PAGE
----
Learn how two doctors from opposite sides of world met and joined forces to bring specialized life-saving surgery to women in Tanzania. It all started with a cervical cancer survivor who wanted to give back.

Learn how two doctors from opposite sides of world met and joined forces to bring specialized life-saving surgery to women in Tanzania. It all started with a cervical cancer survivor who wanted to give back.

Learn how two doctors from opposite sides of world met and joined forces to bring specialized life-saving surgery to women in Tanzania. It all started with a cervical cancer survivor who wanted to give back.

If a woman develops invasive cervical cancer or other severe gynecological issues, she may require a hysterectomy (removal of all or part of the uterus) to prevent the spread of the disease to other vital organs and/or to relieve her symptoms. In most parts of the developed world, laparoscopic hysterectomies are the standard; they are faster, safer, and easier to recover from than their more invasive counterparts. Without laparoscopic hysterectomies, women are more likely to die from hemorrhages or infections. Despite the greater risk, open radical hysterectomies are often the only option for surgeons who do not have access to the training and tools to conduct laparoscopic procedures.

CureCervicalCancer works to make reproductive healthcare safe and accessible to the women around the world who need it most. Through an unanticipated connection, facilitated by CureCervicalCancer, a partnership between two healthcare providers formed that has since expanded access to laparoscopic hysterectomies in Tanzania. 

This is the story of how one cervical cancer survivor’s journey to climb Mount Kilimanjaro brought Tanzanian doctor, Fredrick Mbise, the opportunity to bring this life-saving procedure to the women of Tanzania.

After battling and overcoming cervical cancer, Sara Nielsen set her sights on conquering Tanzania’s renowned peak. In 2017, Sara, along with a team of friends that included her gynecologist, Dr. Elizabeth Skinner, successfully scaled Mt. Kilimanjaro. In honor of her own fight with cervical cancer, Sara’s climb doubled as a fundraiser for CureCervicalCancer, raising roughly $10,000 towards ensuring all women have access to the routine screening that saved her life.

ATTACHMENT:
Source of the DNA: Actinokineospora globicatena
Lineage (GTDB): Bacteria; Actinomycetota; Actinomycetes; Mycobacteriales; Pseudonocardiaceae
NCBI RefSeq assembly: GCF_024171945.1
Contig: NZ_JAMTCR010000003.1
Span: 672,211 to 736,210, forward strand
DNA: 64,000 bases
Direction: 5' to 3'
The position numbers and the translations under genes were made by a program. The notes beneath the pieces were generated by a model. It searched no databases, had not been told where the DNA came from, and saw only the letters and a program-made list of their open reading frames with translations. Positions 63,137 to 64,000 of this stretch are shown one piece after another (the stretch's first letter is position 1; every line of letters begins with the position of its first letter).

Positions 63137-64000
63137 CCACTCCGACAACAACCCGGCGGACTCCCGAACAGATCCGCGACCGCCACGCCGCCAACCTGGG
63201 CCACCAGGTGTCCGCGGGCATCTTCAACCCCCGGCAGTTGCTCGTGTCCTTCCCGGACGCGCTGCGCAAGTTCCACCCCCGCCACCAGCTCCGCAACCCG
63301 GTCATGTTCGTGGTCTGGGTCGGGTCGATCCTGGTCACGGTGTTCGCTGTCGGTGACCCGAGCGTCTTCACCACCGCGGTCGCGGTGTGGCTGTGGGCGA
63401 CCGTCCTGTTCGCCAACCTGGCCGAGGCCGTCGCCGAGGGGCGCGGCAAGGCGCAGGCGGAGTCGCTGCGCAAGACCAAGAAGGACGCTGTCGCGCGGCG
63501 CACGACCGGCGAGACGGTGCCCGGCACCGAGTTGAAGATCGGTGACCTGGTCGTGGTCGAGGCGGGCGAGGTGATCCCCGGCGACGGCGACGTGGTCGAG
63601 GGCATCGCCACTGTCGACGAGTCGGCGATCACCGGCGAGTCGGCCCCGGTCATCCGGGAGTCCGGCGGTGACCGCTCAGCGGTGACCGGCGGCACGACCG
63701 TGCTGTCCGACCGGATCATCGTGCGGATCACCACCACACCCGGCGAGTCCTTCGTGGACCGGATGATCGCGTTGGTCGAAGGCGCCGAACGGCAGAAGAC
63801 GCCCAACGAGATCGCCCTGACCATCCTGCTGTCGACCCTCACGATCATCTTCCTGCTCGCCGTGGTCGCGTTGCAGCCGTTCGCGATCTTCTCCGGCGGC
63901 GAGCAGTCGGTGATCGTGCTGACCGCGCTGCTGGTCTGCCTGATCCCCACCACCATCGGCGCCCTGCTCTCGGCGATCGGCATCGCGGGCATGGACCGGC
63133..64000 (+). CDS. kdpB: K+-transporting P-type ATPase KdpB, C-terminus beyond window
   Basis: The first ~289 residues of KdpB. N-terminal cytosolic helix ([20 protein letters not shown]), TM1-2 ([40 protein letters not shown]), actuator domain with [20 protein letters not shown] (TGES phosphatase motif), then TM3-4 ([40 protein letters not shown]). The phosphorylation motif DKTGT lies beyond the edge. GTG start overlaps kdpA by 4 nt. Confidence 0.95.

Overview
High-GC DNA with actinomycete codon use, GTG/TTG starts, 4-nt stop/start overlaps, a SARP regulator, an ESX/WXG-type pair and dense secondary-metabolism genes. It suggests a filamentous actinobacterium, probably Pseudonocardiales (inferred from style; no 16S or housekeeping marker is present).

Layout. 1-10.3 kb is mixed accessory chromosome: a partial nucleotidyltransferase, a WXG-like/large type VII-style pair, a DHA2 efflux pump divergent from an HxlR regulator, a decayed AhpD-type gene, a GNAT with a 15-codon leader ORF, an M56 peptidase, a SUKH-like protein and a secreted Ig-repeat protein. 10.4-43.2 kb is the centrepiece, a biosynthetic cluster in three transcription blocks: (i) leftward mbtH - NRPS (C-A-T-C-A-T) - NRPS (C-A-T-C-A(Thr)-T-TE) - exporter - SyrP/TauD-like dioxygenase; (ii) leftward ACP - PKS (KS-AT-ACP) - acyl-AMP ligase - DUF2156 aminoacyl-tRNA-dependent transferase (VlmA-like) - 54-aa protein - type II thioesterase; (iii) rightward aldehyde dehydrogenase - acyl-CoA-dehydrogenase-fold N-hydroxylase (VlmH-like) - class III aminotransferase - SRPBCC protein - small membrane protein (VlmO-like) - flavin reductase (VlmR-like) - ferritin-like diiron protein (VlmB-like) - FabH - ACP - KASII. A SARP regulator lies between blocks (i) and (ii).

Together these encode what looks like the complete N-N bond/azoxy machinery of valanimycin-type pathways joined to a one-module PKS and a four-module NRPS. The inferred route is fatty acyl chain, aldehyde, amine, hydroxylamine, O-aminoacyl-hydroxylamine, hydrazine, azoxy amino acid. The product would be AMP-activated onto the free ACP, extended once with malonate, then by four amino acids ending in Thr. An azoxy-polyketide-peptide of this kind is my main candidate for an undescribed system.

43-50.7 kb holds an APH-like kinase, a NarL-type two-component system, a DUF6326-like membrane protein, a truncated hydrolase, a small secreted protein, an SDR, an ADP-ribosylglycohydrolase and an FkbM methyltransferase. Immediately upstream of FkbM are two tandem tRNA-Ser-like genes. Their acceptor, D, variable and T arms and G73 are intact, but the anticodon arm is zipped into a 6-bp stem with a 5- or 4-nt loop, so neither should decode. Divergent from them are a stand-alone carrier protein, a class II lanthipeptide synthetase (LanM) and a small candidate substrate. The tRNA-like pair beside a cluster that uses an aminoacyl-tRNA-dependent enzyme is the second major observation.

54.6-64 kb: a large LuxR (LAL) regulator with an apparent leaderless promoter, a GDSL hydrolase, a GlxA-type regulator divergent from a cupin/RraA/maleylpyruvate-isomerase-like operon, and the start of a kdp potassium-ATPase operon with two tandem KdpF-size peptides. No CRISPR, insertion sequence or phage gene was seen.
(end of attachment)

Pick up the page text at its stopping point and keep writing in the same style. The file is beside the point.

Sara Nielsen and her team reach the peak of Mt. Kilimanjaro in 2017

A few years earlier, the CureCervicalCancer team conducted a “See and Treat” training for a group of healthcare professionals in Mwanza, Tanzania where the team first met Dr. Mbise, who had traveled over 10 hours by bus to learn the life-saving method. He went on to establish CCC’s Selian Mobile clinic located at the base of Mt. Kilimanjaro which continues to reach hundreds of women each year.

Dr. Mbise (left) being trained in cryotherapy at a CureCervicalCancer “See and Treat” training in Mwanza, Tanzania in 2016.
Dr. Mbise providing life-saving cryotherapy treatment to patients at Selian Hospital in Arusha, Tanzania in 2017.

Sara and Dr. Skinner were eager to visit some CureCervicalCancer “See & Treat” clinics, so the CCC team arranged for Dr. Mbise to serve as their guide. Upon arrival to meet Dr. Mbise at the Kilimanjaro Christian Medical Center (KCMC), Dr. Skinner immediately recognized that the women’s health department could significantly reduce complications from radical hysterectomies by performing them laparoscopically. Dr. Skinner went on to train KCMC staff in the technique, and established a partnership that has led her to return three times to provide further training and patient care.

Sara Nielsen and her team visiting a CureCervicalCancer “See and Treat” clinic in Tanzania in 2017.

Last year, Dr. Fredrick Mbise became the first resident in Tanzania to perform a laparoscopic hysterectomy. Reflecting on his partnership with Dr. Skinner, he said:

“Two years ago, a team led by a cervical cancer survivor named Sara and her gynecologist, Dr. Elizabeth Skinner, visited Tanzania and shadowed my cervical cancer screening clinics. CureCervicalCancer linked me to this team to help us create this partnership. The doctors and I had a long conversation about gynecological malignancies in Tanzania, and the need for a gynecological oncologist at KCMC to perform surgeries, training, and patient care. I shared my dream of becoming a laparoscopic surgeon.

Dr. Skinner linked with Duke University to create a partnership program with KCMC, and has since visited three times to provide training and patient care in the wards.

On her most recent visit on 26th Feb, 2020, Dr. Skinner assisted me and two other 4th year residents, Dr. Lyasimana Ndaningina and Dr. Dennis Mureith, to perform two cases of laparoscopic hysterectomies. I believe this to be the first laparoscopic hysterectomy to be done by a resident in Tanzania and only the second laparoscopic hysterectomy to ever be performed at KCMC. 

On the behalf of myself and my patients, I would like to thank CureCervicalCancer and Dr. Elizabeth Skinner for their contribution in my career development. I would also like to acknowledge the individual support from everyone who helped me to make such a successful story.”

— Dr. Fredrick Mbise

Dr. Elizabeth Skinner (left) training Dr. Frederick Mbise (middle) in laparoscopic hysterectomy at KCMC in 2019.
Dr. Skinner (left) training KCMC residents, including Dr. Mbise (right), in laparoscopic hysterectomies.